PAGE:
"With this administration’s failure to enforce our immigration laws, it is no surprise that 70 percent of the families released take their chances to stay here and don’t show up for their follow-up appointments or court dates," House Judiciary Committee Chairman Bob Goodlatte, R-Va., said.
That previously undisclosed no-show rate led in part to the government’s decision in June to open a temporary detention facility at a federal training center in Artesia, New Mexico.
A second immigration jail in Texas was later converted for families and can house about 530 people. A third such detention center will open in Texas later this year. Before the new facility in Artesia, the government had room for fewer than 100 people at its only family detention center in Pennsylvania.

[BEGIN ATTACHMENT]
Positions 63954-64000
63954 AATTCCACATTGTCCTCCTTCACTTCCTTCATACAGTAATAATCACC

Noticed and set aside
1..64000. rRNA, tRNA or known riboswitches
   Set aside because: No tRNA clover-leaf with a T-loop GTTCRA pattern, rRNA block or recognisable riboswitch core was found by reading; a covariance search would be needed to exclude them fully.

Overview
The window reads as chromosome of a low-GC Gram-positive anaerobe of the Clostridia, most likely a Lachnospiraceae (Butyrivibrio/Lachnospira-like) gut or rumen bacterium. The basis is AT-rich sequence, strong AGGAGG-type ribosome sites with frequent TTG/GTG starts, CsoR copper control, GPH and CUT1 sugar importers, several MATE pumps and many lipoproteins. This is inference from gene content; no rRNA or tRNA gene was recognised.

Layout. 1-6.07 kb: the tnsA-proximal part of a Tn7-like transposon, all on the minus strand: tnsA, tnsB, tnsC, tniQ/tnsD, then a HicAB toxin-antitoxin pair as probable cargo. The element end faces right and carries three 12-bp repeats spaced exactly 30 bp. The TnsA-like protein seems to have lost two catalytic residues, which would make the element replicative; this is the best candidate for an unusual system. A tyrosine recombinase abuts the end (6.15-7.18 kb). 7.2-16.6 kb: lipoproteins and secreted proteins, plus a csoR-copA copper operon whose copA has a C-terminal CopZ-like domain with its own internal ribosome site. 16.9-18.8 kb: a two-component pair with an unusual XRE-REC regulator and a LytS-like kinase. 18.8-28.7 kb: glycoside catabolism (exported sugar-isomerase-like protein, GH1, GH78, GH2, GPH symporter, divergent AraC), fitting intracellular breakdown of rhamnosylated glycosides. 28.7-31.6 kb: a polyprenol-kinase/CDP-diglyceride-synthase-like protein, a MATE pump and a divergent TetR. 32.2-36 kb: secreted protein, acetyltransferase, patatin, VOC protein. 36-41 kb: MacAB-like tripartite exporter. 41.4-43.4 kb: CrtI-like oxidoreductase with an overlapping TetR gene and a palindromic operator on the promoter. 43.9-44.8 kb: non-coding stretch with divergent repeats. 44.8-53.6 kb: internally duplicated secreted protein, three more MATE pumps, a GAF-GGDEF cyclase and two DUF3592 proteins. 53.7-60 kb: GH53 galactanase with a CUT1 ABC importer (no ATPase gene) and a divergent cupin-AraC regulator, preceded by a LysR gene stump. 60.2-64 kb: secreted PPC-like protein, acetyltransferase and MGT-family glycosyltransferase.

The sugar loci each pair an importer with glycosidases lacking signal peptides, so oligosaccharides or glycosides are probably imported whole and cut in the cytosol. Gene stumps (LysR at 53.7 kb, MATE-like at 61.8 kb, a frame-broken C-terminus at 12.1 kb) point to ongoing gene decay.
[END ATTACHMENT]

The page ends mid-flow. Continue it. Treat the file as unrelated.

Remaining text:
Immigration advocates have complained that the new detention centers were punishing immigrants who ultimately may win lawful asylum claims to remain in the U.S. In the meeting, they also questioned whether immigration officials had clearly and properly instructed immigrants to meet with federal agents within 15 days.
The ICE official said it was necessary to detain families to ensure they didn’t vanish into the U.S. He encouraged advocacy groups to help find ways to ensure that immigrants reported to federal agents as ordered so the government could begin processing their cases, including any requests to remain in the U.S. legally.